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Seth J. Koenig, MD; Mangala Narasimhan, DO, FCCP; Paul H. Mayo, MD, FCCP
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From the Department of Medicine, Long Island Jewish Medical Center.

Correspondence to: Seth J. Koenig, MD, Department of Medicine, Long Island Jewish Medical Center, 270-05 76th Ave, New Hyde Park, NY 11040; e-mail: Skoenig@nshs.edu

Financial/nonfinancial disclosures: The authors have reported to CHEST that no potential conflicts of interest exist with any companies/organizations whose products or services may be discussed in this article.

Reproduction of this article is prohibited without written permission from the American College of Chest Physicians (http://www.chestpubs.org/site/misc/reprints.xhtml).

© 2012 American College of Chest Physicians

Chest. 2012;141(5):1366-1367. doi:10.1378/chest.12-0019
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To the Editor:

We thank Drs Kastelik and Arnold for their interest in our recent article in CHEST.1 They highlight a common and frequently discussed problem in medicine: competence and quality assurance. We agree that although a competency statement outlines what constitutes an acceptable thoracic ultrasound examination, it does not ensure adequate training on an individual basis, nor does it provide the means for ongoing quality assurance. Our fellows gain competence through experiential training and regular oversight by pulmonary/critical care attending physicians experienced in thoracic ultrasonography, but this may reflect local expertise and not general practice. The challenge remains to train pulmonary and critical care specialists in the important skill of thoracic ultrasonography.1

The American College of Chest Physicians (ACCP) has taken concrete steps to provide training in thoracic ultrasonography in the United States. Training in thoracic ultrasonography is a key component in the numerous courses that the college has given to >2,000 clinicians over the past 7 years. The ACCP has developed a comprehensive critical care ultrasonography training program that includes lung and pleural ultrasonography. This Certificate of Completion program requires 7 days of course work, a 20-h Internet training component, and a mandatory 250 image portfolio collection, followed by a hands-on and image-based examination that includes thoracic ultrasonography. The image portfolio, which is reviewed by the faculty, allows an experienced ultrasonographer to provide meaningful feedback to the learner, thereby increasing skill level.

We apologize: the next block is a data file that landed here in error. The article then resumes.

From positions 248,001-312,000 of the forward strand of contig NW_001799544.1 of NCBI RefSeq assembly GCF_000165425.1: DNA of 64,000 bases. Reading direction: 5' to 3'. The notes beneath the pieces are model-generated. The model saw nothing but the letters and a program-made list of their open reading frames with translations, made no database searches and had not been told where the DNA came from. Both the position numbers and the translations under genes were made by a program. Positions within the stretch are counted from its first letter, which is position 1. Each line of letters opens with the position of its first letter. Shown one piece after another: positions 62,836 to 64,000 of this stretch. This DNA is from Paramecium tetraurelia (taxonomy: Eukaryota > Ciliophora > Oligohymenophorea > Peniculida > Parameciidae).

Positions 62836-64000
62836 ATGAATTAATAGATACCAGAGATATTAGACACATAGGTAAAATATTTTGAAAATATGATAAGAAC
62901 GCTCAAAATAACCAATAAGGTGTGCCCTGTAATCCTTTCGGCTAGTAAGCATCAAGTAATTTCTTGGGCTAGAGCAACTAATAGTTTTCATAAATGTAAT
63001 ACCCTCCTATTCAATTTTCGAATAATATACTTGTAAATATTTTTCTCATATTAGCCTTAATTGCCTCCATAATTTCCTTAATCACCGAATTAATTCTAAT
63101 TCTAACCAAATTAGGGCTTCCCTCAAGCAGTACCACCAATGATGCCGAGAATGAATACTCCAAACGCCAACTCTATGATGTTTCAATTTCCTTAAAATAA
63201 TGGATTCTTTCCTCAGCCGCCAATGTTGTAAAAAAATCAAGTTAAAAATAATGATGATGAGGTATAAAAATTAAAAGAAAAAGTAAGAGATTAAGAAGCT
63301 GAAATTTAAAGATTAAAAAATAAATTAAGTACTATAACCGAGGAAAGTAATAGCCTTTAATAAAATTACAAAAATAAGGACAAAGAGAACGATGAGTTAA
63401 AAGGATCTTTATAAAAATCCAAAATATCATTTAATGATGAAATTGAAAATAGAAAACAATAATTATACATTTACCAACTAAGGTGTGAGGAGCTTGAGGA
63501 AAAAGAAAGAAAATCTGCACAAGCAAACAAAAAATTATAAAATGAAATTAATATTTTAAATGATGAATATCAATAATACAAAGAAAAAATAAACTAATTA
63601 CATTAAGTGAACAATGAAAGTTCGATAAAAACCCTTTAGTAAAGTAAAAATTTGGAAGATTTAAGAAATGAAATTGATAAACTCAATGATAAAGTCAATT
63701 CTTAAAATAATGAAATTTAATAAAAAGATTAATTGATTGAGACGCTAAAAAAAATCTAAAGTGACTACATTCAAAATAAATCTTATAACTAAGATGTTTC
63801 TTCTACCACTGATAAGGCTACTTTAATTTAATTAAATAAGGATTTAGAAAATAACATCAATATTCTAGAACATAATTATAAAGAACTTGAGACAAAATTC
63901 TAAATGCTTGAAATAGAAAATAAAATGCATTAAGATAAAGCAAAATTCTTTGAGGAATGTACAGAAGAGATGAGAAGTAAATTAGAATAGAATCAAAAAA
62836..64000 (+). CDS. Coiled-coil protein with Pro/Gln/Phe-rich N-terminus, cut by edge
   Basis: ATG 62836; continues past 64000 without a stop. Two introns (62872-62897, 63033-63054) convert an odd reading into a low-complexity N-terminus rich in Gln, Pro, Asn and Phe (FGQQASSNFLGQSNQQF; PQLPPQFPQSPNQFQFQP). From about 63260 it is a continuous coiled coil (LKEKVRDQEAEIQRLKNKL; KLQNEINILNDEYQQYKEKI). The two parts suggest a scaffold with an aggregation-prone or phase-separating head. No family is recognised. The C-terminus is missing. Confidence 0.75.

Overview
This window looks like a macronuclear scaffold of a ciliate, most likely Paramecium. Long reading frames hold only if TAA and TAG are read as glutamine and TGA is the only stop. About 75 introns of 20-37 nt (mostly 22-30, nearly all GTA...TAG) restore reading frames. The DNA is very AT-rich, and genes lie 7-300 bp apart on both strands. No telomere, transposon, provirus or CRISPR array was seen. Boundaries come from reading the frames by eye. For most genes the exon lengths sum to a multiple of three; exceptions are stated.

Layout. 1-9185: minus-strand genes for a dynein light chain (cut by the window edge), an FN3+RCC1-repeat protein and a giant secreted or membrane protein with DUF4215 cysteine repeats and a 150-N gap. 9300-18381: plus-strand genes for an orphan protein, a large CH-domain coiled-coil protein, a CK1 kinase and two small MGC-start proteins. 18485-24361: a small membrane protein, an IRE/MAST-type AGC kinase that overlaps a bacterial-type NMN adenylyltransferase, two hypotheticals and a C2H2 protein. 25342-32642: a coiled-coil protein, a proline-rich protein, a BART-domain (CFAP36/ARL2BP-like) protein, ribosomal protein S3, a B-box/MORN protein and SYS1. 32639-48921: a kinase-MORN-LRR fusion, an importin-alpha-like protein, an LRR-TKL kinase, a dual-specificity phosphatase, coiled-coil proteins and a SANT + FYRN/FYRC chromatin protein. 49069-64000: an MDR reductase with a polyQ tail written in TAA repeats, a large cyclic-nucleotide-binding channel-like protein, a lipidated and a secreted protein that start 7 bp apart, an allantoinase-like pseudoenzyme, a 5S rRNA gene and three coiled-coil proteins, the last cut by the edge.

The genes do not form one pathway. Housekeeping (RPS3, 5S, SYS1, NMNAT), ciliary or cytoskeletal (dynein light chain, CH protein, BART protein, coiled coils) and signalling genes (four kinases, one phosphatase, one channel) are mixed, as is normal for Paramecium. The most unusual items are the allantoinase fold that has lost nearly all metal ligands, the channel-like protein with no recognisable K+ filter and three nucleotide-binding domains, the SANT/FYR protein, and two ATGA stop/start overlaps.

In addition to the national ACCP program, we have developed a local ultrasound training course for fellows. Each summer, 80 first-year pulmonary/critical care fellows from New York City receive an intensive 3-day course in general critical care ultrasonography, including thoracic ultrasonography. Standardized training early in fellowship training ensures that, moving forward, these fellows will disseminate this valuable skill.

Finally, we could not agree more that point-of-care bedside thoracic ultrasonography performed by the treating pulmonologist must be integrated with the clinical history and physical examination. In this regard, thoracic ultrasonography is a powerful extension of the physical examination, providing immediate diagnostic and therapeutic benefit.

Koenig SJ, Narasimhan M, Mayo PH. Thoracic ultrasonography for the pulmonary specialist. Chest. 2011;1405:1332-1341. [CrossRef] [PubMed]




Koenig SJ, Narasimhan M, Mayo PH. Thoracic ultrasonography for the pulmonary specialist. Chest. 2011;1405:1332-1341. [CrossRef] [PubMed]
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